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Drilling Will Rebound in 2016

Drilling Will Rebound In 2016

Drilling spending is down for 2015, there is no doubt about that. Exploratory drilling by the oil and gas industry has been reduced nearly 30% from the 2014 spending levels. The reasons are pegged to the falling oil prices.

While we can debate over the source of those declining prices elsewhere, there seems to be a glimmer of hope that drilling will rebound for 2016. That hope stems from a recent report written by research firm Wood Mackenzie. They predict that drilling activity may meet or even surpass 2014 levels in 2016.

Declining Costs of Drilling

Because of the lowering prices of oil, profit margins for major energy companies have been all but eliminated. Without the massive profits to fuel exploratory drilling, companies have backed off. To combat the loss of work, drilling companies are going to have to tighten up their belts.

Unlike the government, private corporations realize that when the market dips, they must adjust in order to stay viable. They don’t have an unending stream of money funding them. Drillers are taking this idea to heart and are looking to reduce their costs by the same 30% in order to encourage companies to continue exploratory drilling.

Cutting Costs

The first place that drillers are looking to reduce costs is by cutting overhead and increasing their effective use of materials. Drilling has traditionally been a costly process. However, as work declines, many are looking to identify sources of waste that they can eliminate.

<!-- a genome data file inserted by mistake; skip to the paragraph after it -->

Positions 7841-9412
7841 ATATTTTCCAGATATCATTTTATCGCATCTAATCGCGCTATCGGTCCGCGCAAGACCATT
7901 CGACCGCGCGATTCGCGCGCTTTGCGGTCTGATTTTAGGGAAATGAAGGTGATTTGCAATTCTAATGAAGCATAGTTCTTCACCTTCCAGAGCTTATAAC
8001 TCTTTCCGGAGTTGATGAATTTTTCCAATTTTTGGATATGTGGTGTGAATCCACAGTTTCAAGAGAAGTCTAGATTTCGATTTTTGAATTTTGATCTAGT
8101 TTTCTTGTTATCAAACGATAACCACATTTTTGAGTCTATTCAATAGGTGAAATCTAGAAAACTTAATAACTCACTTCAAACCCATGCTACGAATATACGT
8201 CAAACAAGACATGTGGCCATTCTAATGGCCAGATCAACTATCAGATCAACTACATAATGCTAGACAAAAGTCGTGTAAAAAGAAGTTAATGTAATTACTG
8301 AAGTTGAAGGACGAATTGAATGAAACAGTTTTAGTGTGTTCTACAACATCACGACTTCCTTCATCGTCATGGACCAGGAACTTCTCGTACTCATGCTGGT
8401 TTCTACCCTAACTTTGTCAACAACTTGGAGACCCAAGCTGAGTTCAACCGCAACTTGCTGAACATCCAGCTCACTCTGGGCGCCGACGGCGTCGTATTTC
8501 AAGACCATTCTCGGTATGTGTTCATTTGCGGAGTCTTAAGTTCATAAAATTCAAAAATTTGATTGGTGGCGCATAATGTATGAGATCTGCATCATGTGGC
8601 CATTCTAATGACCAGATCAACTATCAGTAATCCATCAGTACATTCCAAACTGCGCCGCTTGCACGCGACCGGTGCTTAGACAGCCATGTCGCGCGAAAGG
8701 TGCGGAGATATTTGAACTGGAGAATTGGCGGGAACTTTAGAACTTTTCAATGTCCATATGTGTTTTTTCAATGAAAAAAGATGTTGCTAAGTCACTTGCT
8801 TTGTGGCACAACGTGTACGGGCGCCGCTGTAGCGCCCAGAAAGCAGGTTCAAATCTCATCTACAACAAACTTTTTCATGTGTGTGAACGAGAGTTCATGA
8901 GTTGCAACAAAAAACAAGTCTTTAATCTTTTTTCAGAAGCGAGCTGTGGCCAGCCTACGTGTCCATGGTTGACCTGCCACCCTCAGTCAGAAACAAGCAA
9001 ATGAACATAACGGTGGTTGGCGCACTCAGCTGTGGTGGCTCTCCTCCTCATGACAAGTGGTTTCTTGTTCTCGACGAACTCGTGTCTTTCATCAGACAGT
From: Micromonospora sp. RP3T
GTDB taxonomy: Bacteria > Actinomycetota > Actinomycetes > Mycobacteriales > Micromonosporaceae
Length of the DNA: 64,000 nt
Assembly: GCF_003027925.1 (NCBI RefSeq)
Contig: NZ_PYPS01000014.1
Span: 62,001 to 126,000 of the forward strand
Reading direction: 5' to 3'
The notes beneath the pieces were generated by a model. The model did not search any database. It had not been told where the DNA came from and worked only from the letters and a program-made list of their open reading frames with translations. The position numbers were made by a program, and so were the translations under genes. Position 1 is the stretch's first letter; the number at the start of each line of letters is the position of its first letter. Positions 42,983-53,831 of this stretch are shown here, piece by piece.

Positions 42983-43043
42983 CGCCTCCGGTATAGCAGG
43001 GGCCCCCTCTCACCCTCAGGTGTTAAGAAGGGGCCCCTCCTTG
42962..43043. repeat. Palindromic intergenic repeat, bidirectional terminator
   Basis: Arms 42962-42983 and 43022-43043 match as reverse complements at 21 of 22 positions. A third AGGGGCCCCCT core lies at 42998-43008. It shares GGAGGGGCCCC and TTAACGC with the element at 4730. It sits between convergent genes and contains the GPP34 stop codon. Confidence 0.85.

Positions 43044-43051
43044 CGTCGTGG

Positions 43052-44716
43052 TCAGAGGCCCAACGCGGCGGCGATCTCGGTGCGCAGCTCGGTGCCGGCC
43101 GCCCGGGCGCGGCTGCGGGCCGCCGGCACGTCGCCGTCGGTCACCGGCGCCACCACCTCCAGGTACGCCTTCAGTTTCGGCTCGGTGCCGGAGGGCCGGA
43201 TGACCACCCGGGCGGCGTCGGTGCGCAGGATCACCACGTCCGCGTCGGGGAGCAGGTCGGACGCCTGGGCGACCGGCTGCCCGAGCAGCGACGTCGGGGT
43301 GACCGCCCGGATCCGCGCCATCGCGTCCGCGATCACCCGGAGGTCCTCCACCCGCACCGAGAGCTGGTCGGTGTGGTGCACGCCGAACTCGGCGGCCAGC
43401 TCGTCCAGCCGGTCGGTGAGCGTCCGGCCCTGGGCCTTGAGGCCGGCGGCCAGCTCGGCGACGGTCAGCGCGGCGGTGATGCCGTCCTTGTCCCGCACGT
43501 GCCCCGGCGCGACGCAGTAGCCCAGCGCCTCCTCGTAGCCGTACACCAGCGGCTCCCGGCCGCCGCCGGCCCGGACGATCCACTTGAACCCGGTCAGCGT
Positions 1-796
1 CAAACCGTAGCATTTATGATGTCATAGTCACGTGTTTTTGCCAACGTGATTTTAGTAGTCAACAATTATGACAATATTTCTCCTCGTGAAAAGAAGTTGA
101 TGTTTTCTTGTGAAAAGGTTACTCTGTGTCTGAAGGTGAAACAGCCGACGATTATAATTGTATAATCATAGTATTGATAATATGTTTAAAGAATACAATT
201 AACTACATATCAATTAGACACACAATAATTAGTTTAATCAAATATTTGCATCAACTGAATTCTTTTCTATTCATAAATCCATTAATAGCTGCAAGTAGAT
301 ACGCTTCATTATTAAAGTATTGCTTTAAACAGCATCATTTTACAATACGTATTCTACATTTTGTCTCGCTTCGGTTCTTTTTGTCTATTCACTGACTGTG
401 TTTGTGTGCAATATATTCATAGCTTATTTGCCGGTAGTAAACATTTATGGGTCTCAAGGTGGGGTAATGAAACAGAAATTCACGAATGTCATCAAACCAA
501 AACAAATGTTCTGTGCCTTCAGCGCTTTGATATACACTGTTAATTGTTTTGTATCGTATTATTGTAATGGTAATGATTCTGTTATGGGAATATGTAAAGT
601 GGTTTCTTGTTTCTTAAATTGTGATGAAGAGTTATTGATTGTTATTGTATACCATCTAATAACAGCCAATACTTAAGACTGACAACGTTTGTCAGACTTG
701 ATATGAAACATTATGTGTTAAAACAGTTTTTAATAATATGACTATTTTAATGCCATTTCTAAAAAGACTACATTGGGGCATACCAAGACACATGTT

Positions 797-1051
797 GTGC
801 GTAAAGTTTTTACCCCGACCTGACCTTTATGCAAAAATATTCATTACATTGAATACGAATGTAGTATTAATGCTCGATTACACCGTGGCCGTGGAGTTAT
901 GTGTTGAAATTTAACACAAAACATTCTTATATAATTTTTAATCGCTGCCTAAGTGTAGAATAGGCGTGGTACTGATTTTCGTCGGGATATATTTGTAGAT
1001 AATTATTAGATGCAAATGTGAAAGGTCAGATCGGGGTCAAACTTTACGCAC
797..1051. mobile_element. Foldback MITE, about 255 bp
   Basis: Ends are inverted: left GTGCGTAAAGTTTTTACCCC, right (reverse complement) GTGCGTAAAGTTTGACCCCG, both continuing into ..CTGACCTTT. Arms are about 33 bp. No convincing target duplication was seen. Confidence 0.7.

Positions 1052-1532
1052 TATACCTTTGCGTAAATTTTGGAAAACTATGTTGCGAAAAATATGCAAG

Better use of workers time, paying closer attention to schedules and contractor fees, as well as reducing waste in the process, have drillers projecting a 19% cost savings in costs alone. Those savings may rise as current cost cuts might reveal other ways that drillers can maximize their expenditures.

Increasing Efficiency

One beneficial byproduct of all of the drilling that has gone on in recent years is that drillers are getting better at what they do. New advances in drilling techniques are allowing them to learn ways to be more efficient in the work that they do and thus decrease costs associated with time. As the drilling process becomes more efficient, driller are looking to turn that into a cost savings of 5% for companies who may hire them.

Simplification of Activities

Another projected savings is in the area of process improvement. Drillers are taking a serious look at the processes that drive their industry and are looking at ways to simplify those costs and translate them into savings for energy companies looking to hire them.

Competition and the Strengthening Dollar

A Stronger Dollar

Strong competition drives the market. As the demand for exploratory drilling falls, the demand for drillers falls with it. This means an increase in the competitive nature of the market forcing drillers to fight for contracts. If you combine this with a slight recovery of the dollar, another savings of 4% can be found, according to the Wood Mackenzie report.

Smaller Returns Means more Exploration

The big finds have all but dried up. This means that energy companies have to look for discoveries that are going to yield more modest returns. In order to keep up volume, this means that they are going to have to rely more heavily on exploratory drilling in order to find the volume that is needed. As this trend continues into 2016, drillers are going to have more exploratory work available to them.

For a more detailed summary of the Wood Mackenzie report, click here.